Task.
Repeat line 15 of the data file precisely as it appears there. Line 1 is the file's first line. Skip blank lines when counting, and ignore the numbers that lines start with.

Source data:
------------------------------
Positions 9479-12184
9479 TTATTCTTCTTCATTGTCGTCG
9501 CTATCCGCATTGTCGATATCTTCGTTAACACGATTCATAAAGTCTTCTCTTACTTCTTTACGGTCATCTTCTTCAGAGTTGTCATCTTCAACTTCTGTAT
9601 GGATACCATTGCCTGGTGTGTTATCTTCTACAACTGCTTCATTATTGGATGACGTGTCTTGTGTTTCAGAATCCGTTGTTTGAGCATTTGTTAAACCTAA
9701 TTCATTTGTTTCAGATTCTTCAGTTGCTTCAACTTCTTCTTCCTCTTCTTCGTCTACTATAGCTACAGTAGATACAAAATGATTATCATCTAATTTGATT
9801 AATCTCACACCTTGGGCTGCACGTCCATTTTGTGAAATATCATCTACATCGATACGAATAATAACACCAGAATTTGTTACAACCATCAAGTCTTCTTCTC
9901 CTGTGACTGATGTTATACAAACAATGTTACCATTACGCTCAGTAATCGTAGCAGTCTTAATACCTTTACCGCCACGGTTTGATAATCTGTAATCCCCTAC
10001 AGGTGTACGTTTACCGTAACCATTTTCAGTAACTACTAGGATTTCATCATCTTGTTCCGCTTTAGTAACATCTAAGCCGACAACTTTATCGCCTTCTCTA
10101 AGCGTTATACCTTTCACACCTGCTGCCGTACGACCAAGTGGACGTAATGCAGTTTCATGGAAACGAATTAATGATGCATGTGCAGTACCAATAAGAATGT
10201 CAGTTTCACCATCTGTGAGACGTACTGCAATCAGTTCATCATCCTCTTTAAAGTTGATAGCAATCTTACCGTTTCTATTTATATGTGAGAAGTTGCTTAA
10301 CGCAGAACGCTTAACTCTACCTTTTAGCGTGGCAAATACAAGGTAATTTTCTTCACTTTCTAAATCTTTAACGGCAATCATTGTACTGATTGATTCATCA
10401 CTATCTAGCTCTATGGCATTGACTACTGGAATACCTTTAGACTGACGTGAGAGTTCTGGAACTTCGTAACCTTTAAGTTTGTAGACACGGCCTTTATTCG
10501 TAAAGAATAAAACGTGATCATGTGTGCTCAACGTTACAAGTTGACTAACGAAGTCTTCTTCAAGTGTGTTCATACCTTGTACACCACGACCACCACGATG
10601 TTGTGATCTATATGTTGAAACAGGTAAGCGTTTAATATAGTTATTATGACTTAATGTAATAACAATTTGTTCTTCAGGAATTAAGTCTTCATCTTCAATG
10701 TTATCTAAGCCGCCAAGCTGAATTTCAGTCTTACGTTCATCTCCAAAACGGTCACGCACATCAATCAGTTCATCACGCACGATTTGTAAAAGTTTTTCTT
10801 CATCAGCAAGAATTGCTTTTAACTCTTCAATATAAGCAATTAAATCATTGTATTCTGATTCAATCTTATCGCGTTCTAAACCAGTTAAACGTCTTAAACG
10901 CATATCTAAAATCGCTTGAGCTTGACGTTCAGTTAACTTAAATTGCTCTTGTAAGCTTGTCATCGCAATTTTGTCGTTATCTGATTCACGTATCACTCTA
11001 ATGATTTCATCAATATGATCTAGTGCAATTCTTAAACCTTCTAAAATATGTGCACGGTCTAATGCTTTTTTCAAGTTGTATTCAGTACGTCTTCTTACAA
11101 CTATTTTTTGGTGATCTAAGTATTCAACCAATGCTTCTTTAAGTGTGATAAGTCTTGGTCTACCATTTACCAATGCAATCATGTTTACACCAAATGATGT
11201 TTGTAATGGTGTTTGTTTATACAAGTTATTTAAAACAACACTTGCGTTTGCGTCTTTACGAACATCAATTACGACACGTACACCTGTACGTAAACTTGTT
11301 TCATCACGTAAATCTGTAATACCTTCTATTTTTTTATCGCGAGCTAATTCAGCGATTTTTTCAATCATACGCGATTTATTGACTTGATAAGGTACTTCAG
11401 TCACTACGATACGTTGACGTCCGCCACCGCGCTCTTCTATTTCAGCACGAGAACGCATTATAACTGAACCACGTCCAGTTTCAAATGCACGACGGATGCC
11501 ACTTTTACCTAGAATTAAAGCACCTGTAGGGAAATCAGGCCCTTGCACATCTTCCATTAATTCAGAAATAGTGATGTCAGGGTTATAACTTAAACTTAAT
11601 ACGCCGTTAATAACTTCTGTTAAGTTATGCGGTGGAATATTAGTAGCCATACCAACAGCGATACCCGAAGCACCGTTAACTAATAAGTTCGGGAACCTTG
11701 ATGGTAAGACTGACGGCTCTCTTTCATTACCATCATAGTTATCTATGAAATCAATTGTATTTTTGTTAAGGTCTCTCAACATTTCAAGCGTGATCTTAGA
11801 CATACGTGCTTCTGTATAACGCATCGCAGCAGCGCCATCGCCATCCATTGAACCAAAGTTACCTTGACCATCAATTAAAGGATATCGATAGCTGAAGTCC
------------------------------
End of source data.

10701 TTATCTAAGCCGCCAAGCTGAATTTCAGTCTTACGTTCATCTCCAAAACGGTCACGCACATCAATCAGTTCATCACGCACGATTTGTAAAAGTTTTTCTT